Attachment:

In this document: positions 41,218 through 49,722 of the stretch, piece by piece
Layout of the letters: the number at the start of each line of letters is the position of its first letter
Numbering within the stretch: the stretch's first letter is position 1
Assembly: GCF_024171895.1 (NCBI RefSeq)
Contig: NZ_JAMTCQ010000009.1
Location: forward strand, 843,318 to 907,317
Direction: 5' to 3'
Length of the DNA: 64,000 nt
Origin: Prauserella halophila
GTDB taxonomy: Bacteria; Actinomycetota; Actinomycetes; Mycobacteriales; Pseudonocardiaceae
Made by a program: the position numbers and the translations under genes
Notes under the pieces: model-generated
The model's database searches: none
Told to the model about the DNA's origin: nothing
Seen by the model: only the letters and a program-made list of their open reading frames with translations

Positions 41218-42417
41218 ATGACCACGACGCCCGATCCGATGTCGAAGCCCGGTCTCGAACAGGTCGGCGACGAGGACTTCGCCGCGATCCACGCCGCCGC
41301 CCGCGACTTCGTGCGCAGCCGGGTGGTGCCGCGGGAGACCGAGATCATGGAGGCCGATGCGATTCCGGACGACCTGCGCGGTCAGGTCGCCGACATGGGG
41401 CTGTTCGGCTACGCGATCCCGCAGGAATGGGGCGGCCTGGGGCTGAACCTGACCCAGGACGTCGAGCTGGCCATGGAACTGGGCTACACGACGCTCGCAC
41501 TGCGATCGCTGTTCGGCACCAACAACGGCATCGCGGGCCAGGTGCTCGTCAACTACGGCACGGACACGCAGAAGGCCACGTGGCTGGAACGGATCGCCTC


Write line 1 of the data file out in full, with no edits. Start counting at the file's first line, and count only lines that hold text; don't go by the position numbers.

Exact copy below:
In this document: positions 41,218 through 49,722 of the stretch, piece by piece